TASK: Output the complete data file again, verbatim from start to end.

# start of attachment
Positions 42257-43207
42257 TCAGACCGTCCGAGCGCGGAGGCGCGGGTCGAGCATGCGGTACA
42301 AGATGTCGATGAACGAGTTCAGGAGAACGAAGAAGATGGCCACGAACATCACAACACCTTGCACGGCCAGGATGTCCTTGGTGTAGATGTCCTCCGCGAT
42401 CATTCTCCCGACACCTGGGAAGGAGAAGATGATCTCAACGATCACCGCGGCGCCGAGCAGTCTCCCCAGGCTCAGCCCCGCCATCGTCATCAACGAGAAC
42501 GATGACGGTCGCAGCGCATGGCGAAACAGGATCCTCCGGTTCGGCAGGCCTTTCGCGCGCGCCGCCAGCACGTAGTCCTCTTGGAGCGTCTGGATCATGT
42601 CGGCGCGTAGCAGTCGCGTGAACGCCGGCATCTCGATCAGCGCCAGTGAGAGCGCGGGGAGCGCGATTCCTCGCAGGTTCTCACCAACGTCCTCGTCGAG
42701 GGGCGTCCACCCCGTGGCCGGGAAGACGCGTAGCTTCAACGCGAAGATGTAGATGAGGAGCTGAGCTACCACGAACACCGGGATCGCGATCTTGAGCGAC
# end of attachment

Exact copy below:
Positions 42257-43207
42257 TCAGACCGTCCGAGCGCGGAGGCGCGGGTCGAGCATGCGGTACA
42301 AGATGTCGATGAACGAGTTCAGGAGAACGAAGAAGATGGCCACGAACATCACAACACCTTGCACGGCCAGGATGTCCTTGGTGTAGATGTCCTCCGCGAT
42401 CATTCTCCCGACACCTGGGAAGGAGAAGATGATCTCAACGATCACCGCGGCGCCGAGCAGTCTCCCCAGGCTCAGCCCCGCCATCGTCATCAACGAGAAC
42501 GATGACGGTCGCAGCGCATGGCGAAACAGGATCCTCCGGTTCGGCAGGCCTTTCGCGCGCGCCGCCAGCACGTAGTCCTCTTGGAGCGTCTGGATCATGT
42601 CGGCGCGTAGCAGTCGCGTGAACGCCGGCATCTCGATCAGCGCCAGTGAGAGCGCGGGGAGCGCGATTCCTCGCAGGTTCTCACCAACGTCCTCGTCGAG
42701 GGGCGTCCACCCCGTGGCCGGGAAGACGCGTAGCTTCAACGCGAAGATGTAGATGAGGAGCTGAGCTACCACGAACACCGGGATCGCGATCTTGAGCGAC